5 Ways to Make Your Career More Meaningful

5 Ways to Make Your Career More Meaningful
Social entrepreneur, speaker and author Derek Handley explains the truth about putting wellbeing and purpose first.

“What people truly care about is to express and live out who they are,” Derek Handley told crowds at the Southern Cross Health Society’s Wellbeing Now Conference.

Handley, the New Zealand social entrepreneur, speaker and author who co-founded The B Team and is a Sir Peter Blake Trust Leader – among other things – stressed the importance of purpose and why you should prioritise your own, unique goals.

In order to be a happier, more fulfilled person, your purpose must align with your working life, Handley says. To make your career more meaningful, follow these five steps:

Define your values: “What really do you believe you’re here to do, in life?” Handley asks. You must question what is most important to you, whether it is money, happiness, vision or otherwise. Only when you “bring your whole self to work [can] you lead with purpose,” he says, pointing out that “what people think will make them happy or give them meaning is often not the case.” As a starting point, Handley recommends writing down a few words that are important to you and detailing why. While the writing process helps clarify intention, reflecting on what you have written every few months is just as important because purpose “evolves and grows as you grow.” Handley recommends keeping your values on the wall or in an accessible notebook so you are constantly reminded of them.

Assess how you really feel: gauge the current state of your wellbeing by assessing your personal values. Should you be in this place you are right now, or should you be doing something entirely different with your life? Does your current position reflect and enhance your values? Handley encourages people to ask “is it a job or a purpose?” Are you there because the job pays the bills, or do you genuinely care about your role? Do you feel valued as a person, or simply as an employee? It is difficult to find meaning in your career if your values are ignored, Handley reiterates. “Your employer should be interested in your goals and interested in helping you get there.”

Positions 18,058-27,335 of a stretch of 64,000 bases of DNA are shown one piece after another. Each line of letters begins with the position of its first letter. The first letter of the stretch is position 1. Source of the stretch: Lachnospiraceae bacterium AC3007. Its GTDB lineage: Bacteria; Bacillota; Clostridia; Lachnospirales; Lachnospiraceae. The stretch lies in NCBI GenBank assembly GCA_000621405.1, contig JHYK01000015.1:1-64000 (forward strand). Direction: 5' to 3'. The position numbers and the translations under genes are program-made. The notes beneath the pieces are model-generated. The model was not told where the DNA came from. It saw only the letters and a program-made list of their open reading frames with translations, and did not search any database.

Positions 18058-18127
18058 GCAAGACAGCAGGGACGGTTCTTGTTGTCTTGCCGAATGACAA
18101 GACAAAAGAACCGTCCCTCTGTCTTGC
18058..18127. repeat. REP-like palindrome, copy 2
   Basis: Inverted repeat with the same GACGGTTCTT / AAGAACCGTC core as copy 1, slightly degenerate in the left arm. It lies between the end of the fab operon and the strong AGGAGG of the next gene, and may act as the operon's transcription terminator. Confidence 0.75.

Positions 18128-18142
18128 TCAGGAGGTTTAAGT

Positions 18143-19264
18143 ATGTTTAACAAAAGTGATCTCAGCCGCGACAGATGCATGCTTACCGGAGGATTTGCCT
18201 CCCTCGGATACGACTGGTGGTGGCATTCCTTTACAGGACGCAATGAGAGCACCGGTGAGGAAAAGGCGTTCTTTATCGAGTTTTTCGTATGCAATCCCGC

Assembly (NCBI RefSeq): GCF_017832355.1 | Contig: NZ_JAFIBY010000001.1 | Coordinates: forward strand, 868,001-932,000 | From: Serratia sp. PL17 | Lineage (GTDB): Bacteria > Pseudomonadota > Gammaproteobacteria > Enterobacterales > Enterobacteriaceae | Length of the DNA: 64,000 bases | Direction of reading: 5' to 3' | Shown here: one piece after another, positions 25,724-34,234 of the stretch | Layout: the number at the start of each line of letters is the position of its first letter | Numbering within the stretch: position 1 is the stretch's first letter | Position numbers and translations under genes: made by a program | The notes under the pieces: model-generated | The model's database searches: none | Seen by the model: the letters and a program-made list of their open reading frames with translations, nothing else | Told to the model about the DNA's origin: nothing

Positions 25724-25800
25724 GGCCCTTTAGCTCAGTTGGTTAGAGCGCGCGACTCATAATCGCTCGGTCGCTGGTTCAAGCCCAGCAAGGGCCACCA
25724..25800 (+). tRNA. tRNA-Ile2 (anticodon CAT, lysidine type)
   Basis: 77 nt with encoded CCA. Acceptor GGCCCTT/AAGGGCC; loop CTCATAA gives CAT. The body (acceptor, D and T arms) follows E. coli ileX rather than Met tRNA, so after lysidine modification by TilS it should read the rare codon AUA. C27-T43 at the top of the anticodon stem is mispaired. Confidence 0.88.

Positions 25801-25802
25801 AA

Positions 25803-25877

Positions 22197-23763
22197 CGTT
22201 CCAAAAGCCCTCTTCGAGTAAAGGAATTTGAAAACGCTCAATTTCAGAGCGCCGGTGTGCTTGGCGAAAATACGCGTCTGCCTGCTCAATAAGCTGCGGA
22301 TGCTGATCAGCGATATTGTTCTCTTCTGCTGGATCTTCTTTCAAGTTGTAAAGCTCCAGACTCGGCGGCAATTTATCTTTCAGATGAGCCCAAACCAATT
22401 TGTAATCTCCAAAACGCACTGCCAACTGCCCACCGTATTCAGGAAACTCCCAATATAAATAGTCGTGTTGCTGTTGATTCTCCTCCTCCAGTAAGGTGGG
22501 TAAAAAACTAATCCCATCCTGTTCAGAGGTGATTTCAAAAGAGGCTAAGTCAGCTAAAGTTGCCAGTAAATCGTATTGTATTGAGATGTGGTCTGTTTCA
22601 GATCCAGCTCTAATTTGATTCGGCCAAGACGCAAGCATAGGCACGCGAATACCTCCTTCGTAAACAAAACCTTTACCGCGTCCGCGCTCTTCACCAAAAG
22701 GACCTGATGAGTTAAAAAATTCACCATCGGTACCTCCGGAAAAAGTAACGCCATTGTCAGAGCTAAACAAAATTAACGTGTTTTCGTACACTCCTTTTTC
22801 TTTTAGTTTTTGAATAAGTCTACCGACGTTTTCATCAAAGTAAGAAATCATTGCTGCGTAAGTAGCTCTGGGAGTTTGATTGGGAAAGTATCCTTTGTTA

Measure your stress levels: how do you feel at work? Are managing your workload? Do you feel like you are making a difference? Do you feel like you have agency? Do you feel appreciated? Does your work bother you during your personal time? Do you feel like you can discuss your situation with management openly? Handley refers to Silicon Valley, where work conditions were changed to benefit the staff and enhance workplace wellness. However, he cautions that while these changes may have improved the experience for employees, it ultimately could not change their values.

Reassess your work rituals: Handley says creating work rituals generates meaning in your working life. Consider how you arrive and leave work each day. Do you feel energised and fresh when you enter and exit the building? Do you make sure you have a tea or lunch break each day? In particularly busy roles it’s easy to get consumed by work and neglect to even leave the workplace for an entire eight or nine hours. Creating rituals that you follow day in and day out will promote happiness and relieve stress. What those rituals are depends entirely on you – it could be going to the gym every Tuesday and Thursday, having a coffee at 10am each morning or taking a walk around the block in the middle of the day.

Determine your own path: consider who is really controlling your direction, Handley advises. “Are we on our own path, or the one carved out by society, or carved out by our parents?” If your path is being determined by someone or something else, your values will not be realised – and this is essential in order to “to live fully, now,” Handley maintains. Ask yourself if you will you look back one day and wonder why you didn’t take charge of your own life. Then ask yourself how you can manifest your values and begin to define your path. The main thing to remember is to commit to your purpose.  “When it comes to purpose, it’s all or nothing. It’s either everybody’s or nobody’s. Its truth and honesty.”


Derek Handley, photographed in 2017





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